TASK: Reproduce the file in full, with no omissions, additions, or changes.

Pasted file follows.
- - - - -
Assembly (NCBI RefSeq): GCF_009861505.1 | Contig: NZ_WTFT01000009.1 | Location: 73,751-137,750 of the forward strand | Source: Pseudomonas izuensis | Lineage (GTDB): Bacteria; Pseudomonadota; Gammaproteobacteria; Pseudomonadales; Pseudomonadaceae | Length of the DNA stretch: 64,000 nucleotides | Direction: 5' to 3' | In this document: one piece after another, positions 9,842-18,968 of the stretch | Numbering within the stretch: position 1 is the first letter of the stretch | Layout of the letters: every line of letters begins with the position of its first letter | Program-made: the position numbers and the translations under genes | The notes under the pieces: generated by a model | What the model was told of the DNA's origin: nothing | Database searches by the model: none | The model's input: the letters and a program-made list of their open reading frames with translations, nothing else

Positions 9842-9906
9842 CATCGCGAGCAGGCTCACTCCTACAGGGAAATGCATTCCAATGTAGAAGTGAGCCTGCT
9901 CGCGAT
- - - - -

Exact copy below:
Assembly (NCBI RefSeq): GCF_009861505.1 | Contig: NZ_WTFT01000009.1 | Location: 73,751-137,750 of the forward strand | Source: Pseudomonas izuensis | Lineage (GTDB): Bacteria; Pseudomonadota; Gammaproteobacteria; Pseudomonadales; Pseudomonadaceae | Length of the DNA stretch: 64,000 nucleotides | Direction: 5' to 3' | In this document: one piece after another, positions 9,842-18,968 of the stretch | Numbering within the stretch: position 1 is the first letter of the stretch | Layout of the letters: every line of letters begins with the position of its first letter | Program-made: the position numbers and the translations under genes | The notes under the pieces: generated by a model | What the model was told of the DNA's origin: nothing | Database searches by the model: none | The model's input: the letters and a program-made list of their open reading frames with translations, nothing else

Positions 9842-9906
9842 CATCGCGAGCAGGCTCACTCCTACAGGGAAATGCATTCCAATGTAGAAGTGAGCCTGCT
9901 CGCGAT